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St. Thomas mayor sets lofty goals for 2,000 homes during four-year term


St. Thomas, Ont. Mayor Joe Preston has set a few key priorities his council would like to accomplish during this four-year term.

With the first meeting of the new council just a week away, he wants to get to net zero homelessness, fill many of the city's vacant jobs, and build more housing.

“The building of 500 new homes a year over the course of this council,” Preston said in his address to his new councillors.

With confidence in local builders, Preston has set a lofty goal of 2,000 new units during his tenure.

“I love the optimism,” said Joe Hayhoe of Hayhoe Homes. “It could be a little bit hard to obtain 500, but it's realistic. If interest rates can come down a little bit, I think more product will move.”

Construction continues on one of 300 units being built at the southeast end of St. Thomas, Ont. (Brent Lale/CTV News London)

The mayor believes if builders can keep that pace, they’ll stay ahead of the city’s recent growth.

“I don’t want to confuse anyone, this isn't single family homes only,” said Preston.

“It is our supportive housing for homelessness, we want to finish that plan as quick as we can. It’s accessory units — turning single family homes into two and three unit apartments and granny flats, and it's a lot of market rent apartments which our city needs to grow with,” he said.

Hayhoe Homes is trying to be diverse, by meeting all kinds of price points in their construction of close to 300 units on the edge of the city limits.

“We're doing single family detached houses, so townhomes and semi detached,” said Hayhoe.

He added, “We have a multi-storey building proposed for the area. So we're trying to meet all the areas of demand, whether you're a family that needs a little bit more yard space, or you're a retiree that's looking for a smaller space a little bit more affordable.”

Among those 500 homes, Preston wants to continue to work with Indwell and developers to build affordable housing.

“It's so important for a community to have a target goal and to have that number in place that we can hold ourselves accountable and have something to strive towards,” said Lindsay Rice, executive director of YWCA St. Thomas-Elgin.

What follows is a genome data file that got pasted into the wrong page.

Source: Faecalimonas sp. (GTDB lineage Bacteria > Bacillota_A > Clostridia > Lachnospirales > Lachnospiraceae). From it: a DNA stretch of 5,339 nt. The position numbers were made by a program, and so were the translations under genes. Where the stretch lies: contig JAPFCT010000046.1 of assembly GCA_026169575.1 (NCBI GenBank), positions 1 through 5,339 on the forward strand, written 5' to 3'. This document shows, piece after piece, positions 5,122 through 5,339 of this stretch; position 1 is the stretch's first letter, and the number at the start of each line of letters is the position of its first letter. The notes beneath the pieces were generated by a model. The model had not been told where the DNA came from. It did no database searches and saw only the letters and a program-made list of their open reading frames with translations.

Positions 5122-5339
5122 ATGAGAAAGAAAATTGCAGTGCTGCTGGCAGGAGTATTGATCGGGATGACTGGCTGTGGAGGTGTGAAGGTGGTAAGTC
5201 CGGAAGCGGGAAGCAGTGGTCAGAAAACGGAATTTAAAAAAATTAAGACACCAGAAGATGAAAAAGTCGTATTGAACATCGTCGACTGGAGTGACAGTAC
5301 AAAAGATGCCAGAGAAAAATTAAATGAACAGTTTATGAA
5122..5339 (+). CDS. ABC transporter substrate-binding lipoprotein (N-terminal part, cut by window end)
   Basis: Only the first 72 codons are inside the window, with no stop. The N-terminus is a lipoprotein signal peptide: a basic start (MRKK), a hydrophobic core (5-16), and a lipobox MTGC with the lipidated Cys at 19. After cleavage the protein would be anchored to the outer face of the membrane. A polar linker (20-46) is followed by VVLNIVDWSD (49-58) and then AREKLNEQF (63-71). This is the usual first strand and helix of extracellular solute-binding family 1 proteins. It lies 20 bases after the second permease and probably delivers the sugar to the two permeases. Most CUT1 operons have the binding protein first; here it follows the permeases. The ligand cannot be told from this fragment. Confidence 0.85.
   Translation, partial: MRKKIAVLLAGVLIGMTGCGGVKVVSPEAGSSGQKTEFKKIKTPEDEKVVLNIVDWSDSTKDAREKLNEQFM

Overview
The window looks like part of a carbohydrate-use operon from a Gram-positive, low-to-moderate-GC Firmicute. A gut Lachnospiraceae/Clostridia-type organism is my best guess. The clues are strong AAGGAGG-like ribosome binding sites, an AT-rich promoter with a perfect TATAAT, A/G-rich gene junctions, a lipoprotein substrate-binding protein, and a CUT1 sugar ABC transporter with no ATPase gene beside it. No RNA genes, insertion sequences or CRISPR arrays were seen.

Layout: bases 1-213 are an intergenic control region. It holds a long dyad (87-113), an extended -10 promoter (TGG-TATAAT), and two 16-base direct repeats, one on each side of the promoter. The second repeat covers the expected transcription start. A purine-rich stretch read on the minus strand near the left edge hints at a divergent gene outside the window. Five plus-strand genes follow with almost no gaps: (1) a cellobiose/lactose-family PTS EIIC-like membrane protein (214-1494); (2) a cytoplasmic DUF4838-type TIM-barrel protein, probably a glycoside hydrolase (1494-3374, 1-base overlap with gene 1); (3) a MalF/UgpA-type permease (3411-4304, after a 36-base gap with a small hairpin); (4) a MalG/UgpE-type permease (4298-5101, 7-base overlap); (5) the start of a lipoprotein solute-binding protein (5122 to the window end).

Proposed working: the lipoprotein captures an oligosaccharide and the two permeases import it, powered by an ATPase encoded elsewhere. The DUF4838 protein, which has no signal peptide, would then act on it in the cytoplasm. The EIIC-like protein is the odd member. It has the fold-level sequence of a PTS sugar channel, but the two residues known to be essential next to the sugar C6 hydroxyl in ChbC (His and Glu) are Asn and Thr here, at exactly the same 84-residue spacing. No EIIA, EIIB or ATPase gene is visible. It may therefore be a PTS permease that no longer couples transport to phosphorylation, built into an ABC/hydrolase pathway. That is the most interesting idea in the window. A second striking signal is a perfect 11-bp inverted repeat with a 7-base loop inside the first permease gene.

St. Thomas Mayor Joe Preston wants to have 2,000 new homes built during his four-year term on city council. (Brent Lale/CTV News London)

She added, “We know particularly this month here in St. Thomas-Elgin, our numbers on our by-names list of those experiencing homelessness is the highest it's ever been. We are sitting at 122 folks who have identified that they are experiencing homelessness. So we know that the pressure is on and we need to act as fast as we can to build more affordable housing.”

On Monday, the Ontario Government passed controversial housing Bill 23, which overrides zoning laws, and removes some development fees in hopes of increasing housing in the province.

Preston is waiting on a report from the city planner, but believes it won’t mean any drastic changes because they were already doing what the province is asking.

“We haven't been that high on development charges,” said Preston. “So we may just now be right in the sweet spot, and I think we have been for a little while. We make growth pay for growth.”

Preston added, unlike many communities they don’t take the development charges and bank them.

“When we have a big project like we had this year with the sewer and water on Sunset Drive, we had to reach in to that fund and say, 'This is what this is for, growth pays for growth.’ So we'll continue to look at it that way,” he explained. Top Stories

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